Barton Price

Barton teaches in Indiana where he enjoys cycling, coaching little league baseball and regaling his kids with the virtues of The Beatles. He studies and writes about the relationship between religion and rock music, and he boasts a healthy collection of second-hand records by holiness gospel groups. You can follow his blog at rockhistoryprofessor.wordpress.com or follow him on Twitter @bartonprice

Jul 162019
 

In Defense takes a second look at a much maligned cover artist or album and asks, “Was it really as bad as all that?”

Pat Boone

Reasons abound for maligning Pat Boone’s career in popular music. The catalyst for his career was a string of covers of R&B tunes by black artists for whom the legacy of segregation never afforded the same amount of wealth. White artists made substantially more than their counterpart artists of color. Major record labels had larger distribution chains, promotional budgets, and stronger connections to radio and television networks to advantage their artists. By contrast, black musicians on “race records” benefited from none of these privileges. While artists like Little Richard, Big Joe Turner, and Fats Domino have enjoyed staying power and wide acclaim for being architects of rock music, in the early decades of that genre, white covers were commercially more successful. Added to this was the exploitative nature of covers on larger labels that made more money than the originals while paying out no royalties to the black originators. Boone was unapologetic that his career benefited from this exploitation.

It is also noteworthy that Boone’s performance and lyricism of some of rock’s first generation of are a case study in the sanitized tastes of the burgeoning white middle class in the 1950s. His smooth vocal delivery was reminiscent of crooners rather than the raspy, full-throated yowl of Little Richard. And the lyrical changes on “Tutti Frutti” were a nod to teenage infatuation stripped of any of the sexuality in Little Richard’s original.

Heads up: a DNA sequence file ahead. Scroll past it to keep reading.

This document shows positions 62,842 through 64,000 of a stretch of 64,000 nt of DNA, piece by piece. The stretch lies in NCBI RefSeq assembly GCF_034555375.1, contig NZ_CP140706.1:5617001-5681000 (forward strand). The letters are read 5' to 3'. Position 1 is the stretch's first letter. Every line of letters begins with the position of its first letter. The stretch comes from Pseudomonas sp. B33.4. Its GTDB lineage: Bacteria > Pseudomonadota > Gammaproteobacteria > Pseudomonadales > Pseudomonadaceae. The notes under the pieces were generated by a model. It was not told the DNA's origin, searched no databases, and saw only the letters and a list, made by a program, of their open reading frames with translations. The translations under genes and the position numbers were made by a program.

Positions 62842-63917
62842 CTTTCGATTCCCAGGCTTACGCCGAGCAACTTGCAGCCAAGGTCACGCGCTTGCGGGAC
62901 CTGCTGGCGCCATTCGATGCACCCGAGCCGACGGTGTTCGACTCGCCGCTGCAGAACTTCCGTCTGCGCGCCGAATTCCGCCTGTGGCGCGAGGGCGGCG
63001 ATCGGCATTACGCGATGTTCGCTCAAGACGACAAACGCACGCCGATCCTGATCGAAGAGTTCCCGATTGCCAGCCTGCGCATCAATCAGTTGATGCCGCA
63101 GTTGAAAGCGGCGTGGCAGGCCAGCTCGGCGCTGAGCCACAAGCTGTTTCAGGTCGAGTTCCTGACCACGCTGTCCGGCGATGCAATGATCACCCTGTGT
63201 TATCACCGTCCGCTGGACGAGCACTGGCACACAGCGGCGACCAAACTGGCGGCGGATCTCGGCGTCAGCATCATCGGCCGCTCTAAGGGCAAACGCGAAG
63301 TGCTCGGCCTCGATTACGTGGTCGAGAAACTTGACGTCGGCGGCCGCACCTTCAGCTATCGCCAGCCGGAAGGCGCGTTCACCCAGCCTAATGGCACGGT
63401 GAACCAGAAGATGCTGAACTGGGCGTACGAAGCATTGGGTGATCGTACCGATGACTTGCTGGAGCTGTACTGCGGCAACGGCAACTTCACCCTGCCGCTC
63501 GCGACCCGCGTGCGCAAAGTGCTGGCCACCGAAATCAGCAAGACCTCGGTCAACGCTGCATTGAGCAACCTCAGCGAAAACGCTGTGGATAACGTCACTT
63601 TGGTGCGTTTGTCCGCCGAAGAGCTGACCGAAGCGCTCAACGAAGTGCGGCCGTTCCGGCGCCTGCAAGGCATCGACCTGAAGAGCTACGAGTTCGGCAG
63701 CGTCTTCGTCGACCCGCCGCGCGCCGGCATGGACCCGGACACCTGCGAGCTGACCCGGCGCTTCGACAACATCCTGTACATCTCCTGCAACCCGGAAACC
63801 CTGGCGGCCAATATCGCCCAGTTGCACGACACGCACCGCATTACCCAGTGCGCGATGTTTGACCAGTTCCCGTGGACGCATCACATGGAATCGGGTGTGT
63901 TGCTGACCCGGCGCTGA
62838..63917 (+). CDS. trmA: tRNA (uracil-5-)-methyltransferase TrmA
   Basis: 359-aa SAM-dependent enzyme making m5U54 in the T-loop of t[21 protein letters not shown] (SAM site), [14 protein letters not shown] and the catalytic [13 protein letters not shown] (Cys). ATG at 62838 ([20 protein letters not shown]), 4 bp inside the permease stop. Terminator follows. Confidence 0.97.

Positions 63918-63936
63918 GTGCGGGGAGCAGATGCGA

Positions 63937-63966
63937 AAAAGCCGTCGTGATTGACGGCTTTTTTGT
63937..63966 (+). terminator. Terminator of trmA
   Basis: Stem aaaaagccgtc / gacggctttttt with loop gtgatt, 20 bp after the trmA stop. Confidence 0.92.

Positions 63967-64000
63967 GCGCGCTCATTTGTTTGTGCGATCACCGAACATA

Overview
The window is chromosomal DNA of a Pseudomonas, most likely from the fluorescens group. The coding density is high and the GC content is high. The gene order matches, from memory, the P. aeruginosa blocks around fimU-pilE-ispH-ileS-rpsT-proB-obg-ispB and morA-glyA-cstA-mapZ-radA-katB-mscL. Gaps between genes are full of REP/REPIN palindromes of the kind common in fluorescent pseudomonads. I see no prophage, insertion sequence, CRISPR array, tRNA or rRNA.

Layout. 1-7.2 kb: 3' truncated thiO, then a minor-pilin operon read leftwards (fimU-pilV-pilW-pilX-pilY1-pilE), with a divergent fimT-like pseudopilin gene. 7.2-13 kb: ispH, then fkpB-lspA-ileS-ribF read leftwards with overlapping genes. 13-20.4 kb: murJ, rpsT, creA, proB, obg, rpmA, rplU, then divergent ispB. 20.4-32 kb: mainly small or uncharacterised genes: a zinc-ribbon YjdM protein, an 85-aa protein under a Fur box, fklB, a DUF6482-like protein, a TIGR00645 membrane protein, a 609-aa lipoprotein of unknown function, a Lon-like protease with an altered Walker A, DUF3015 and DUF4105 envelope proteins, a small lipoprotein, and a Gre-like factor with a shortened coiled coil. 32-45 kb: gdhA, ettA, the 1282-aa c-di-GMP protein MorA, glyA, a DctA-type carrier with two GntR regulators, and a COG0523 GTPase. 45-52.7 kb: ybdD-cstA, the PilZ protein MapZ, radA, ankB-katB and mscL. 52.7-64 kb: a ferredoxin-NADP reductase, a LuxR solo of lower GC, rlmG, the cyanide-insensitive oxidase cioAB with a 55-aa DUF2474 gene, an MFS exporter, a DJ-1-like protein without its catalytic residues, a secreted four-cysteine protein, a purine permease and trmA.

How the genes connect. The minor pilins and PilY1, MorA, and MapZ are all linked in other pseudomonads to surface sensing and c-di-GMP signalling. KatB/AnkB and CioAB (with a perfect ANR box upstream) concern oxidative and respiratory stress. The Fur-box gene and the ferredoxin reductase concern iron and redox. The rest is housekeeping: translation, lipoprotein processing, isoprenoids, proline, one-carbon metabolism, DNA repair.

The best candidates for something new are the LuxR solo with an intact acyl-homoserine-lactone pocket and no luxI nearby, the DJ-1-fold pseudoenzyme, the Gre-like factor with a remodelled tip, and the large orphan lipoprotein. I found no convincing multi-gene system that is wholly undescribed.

Despite Boone representing the residuals of white privilege while Jim Crow reigned supreme, there is a note of appreciation to be made for Boone and contemporaries Elvis Presley and Bill Haley in helping to extend the reach of rock music to new audiences at a critical juncture in that genre’s history.
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Jul 092019
 

That’s A Cover? explores cover songs that you may have thought were originals.

Ice Cream Man

Summer is upon us. The sweltering heat of July has arrived, and we yearn for a reprieve. And many neighborhoods still get visits from an ice cream truck to deliver treats for the kids, and the kids at heart. Thus, it is no surprise that Van Halen’s “Ice Cream Man” makes regular and routine airplay on classic rock stations at this time of the year.

Nearly all rock music fans—and most casual listeners—know that Van Halen’s debut album features the cover of The Kinks’ “You Really Got Me” after the explosive statement that is Eddie’s “Eruption.” However, that is not the only cover. “Ice Cream Man” is the other cover song on the album, one that reinterprets the blues for a post-punk and Sunset Strip style of heavy metal.
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